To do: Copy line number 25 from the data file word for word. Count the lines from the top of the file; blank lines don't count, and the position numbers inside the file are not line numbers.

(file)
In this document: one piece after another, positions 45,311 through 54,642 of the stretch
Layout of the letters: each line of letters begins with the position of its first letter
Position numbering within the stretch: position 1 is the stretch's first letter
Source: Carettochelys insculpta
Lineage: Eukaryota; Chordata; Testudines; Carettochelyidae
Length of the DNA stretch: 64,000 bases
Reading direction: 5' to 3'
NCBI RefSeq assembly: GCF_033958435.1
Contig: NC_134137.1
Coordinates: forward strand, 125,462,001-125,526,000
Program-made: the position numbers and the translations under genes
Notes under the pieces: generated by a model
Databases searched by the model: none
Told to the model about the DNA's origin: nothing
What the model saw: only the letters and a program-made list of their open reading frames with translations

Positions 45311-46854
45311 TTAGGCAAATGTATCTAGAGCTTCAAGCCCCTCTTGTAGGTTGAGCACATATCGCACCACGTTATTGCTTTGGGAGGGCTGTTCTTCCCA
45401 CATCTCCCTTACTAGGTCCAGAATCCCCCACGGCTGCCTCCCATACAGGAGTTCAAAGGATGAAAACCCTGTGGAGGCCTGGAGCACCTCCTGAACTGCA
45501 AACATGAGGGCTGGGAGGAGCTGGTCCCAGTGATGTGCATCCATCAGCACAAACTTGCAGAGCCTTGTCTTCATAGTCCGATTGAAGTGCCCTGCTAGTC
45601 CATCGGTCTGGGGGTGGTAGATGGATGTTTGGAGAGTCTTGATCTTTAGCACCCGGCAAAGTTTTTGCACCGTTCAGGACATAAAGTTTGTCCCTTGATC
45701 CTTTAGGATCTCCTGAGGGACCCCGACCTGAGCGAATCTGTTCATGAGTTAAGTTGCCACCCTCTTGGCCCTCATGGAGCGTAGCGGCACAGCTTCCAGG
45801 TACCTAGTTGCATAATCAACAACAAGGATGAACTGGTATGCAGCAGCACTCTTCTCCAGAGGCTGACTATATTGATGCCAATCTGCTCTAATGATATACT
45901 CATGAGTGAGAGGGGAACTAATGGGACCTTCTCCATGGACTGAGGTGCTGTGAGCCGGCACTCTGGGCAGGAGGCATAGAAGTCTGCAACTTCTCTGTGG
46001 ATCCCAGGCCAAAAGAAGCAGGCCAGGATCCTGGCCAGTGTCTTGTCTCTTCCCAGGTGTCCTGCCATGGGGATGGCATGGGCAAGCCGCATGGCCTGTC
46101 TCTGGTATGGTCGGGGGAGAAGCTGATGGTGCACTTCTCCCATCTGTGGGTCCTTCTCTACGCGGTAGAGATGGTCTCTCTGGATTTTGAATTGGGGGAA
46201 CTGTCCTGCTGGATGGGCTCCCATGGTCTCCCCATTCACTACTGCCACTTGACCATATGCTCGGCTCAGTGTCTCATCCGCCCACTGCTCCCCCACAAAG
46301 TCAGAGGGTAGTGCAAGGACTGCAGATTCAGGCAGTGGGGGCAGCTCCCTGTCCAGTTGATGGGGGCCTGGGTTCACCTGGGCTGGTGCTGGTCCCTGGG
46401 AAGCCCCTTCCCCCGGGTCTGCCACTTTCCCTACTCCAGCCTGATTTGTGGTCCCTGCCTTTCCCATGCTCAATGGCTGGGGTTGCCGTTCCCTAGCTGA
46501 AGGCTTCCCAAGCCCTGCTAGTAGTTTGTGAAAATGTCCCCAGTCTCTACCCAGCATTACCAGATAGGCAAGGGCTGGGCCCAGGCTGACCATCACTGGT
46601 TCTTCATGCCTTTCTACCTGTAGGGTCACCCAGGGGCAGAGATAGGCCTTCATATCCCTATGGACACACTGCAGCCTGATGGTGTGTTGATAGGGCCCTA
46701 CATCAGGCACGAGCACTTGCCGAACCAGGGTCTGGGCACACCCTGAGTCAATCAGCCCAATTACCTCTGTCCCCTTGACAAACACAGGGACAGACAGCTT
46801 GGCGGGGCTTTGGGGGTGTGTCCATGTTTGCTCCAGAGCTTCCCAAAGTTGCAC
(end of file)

46101 TCTGGTATGGTCGGGGGAGAAGCTGATGGTGCACTTCTCCCATCTGTGGGTCCTTCTCTACGCGGTAGAGATGGTCTCTCTGGATTTTGAATTGGGGGAA